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Cardioprotective efficacy depends critically on pharmacological dose, duration of ischaemia, health status of animals and choice of anaesthetic regimen: a case study with folic acid

Overview of attention for article published in Journal of Translational Medicine, November 2014
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Title
Cardioprotective efficacy depends critically on pharmacological dose, duration of ischaemia, health status of animals and choice of anaesthetic regimen: a case study with folic acid
Published in
Journal of Translational Medicine, November 2014
DOI 10.1186/s12967-014-0325-8
Pubmed ID
Authors

Coert J Zuurbier, Andre Heinen, Anneke Koeman, Roy Stuifbergen, Theodorus BM Hakvoort, Nina C Weber, Markus W Hollmann

Abstract

BackgroundAcute, high-dose folic acid (FA) administration has recently been shown to possess unprecedented effective cardioprotection against ischaemia/reperfusion (I/R) injury. Here we explore the translation potential of FA as treatment modality for cardiac I/R.MethodsDependency of FA protection on dose, ischaemia duration, and eNOS was examined in an isolated mouse heart I/R model, whereas dependency on animal health status and anaesthesia was examined in an in vivo rat model of regional cardiac I/R.Results50 ¿M FA provided maximal reduction (by 95%) of I/R-induced cell death following 25 min ischaemia in isolated wild-type hearts, with protection associated with increased coupled eNOS protein. No protection was observed with 35 min I or in eNOS¿/¿ hearts. Acute intravenous administration of FA during a 25 min ischaemic period reduced infarct size by 45% in in vivo pentobarbital-anaesthetised young, healthy rats. FA did not reduce infarct size in aged or pre-diabetic rats, although it did preserve hemodynamics in the pre-diabetic rats. Finally, using a clinically-relevant anaesthetic regimen of fentanyl-propofol anaesthesia, FA treatment was ineffective in young, aged and pre-diabetic animals.ConclusionsThe protective potential of an initially promising cardioprotective treatment of high dose FA against cardiac I/R infarction, is critically dependent on experimental conditions with relevance to the clinical condition. Our data indicates the necessity of expanded pre-clinical testing of cardioprotective interventions before embarking on clinical testing, in order to prevent too many ¿lost-in-translation¿ drugs and unnecessary clinical studies.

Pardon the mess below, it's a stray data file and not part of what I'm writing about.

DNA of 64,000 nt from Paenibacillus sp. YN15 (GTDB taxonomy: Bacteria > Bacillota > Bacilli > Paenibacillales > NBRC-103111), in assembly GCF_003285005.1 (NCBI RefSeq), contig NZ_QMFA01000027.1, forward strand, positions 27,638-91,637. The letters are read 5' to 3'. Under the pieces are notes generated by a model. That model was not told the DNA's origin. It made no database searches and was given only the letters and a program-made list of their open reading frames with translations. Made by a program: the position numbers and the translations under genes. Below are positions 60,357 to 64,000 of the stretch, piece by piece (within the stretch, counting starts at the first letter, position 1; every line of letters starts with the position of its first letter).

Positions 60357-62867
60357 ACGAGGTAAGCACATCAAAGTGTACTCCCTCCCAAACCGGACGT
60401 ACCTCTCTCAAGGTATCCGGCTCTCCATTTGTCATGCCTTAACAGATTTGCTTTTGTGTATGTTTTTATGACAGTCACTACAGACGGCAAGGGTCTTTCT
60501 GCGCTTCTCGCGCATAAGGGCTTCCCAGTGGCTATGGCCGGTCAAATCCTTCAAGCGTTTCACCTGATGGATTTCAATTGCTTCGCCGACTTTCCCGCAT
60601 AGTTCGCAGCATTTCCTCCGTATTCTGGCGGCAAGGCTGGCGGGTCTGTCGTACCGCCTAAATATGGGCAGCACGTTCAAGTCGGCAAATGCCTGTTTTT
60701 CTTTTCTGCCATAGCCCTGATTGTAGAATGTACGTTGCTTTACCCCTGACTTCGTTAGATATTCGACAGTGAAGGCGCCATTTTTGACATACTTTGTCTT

Twitter Demographics

The data shown below were collected from the profile of 1 tweeter who shared this research output. Click here to find out more about how the information was compiled.

Mendeley readers

The data shown below were compiled from readership statistics for 17 Mendeley readers of this research output. Click here to see the associated Mendeley record.

Geographical breakdown

Country Count As %
Unknown 17 100%

Demographic breakdown

Readers by professional status Count As %
Student > Master 4 24%
Researcher 3 18%
Other 2 12%
Student > Ph. D. Student 1 6%
Librarian 1 6%
Other 2 12%
Unknown 4 24%
Readers by discipline Count As %
Medicine and Dentistry 5 29%
Pharmacology, Toxicology and Pharmaceutical Science 2 12%
Biochemistry, Genetics and Molecular Biology 2 12%
Agricultural and Biological Sciences 2 12%
Chemical Engineering 1 6%
Other 0 0%
Unknown 5 29%

Attention Score in Context

This research output has an Altmetric Attention Score of 1. This is our high-level measure of the quality and quantity of online attention that it has received. This Attention Score, as well as the ranking and number of research outputs shown below, was calculated when the research output was last mentioned on 30 November 2014.
All research outputs
#18,968,119
of 21,321,365 outputs
Outputs from Journal of Translational Medicine
#3,055
of 3,686 outputs
Outputs of similar age
#289,281
of 344,931 outputs
Outputs of similar age from Journal of Translational Medicine
#226
of 326 outputs
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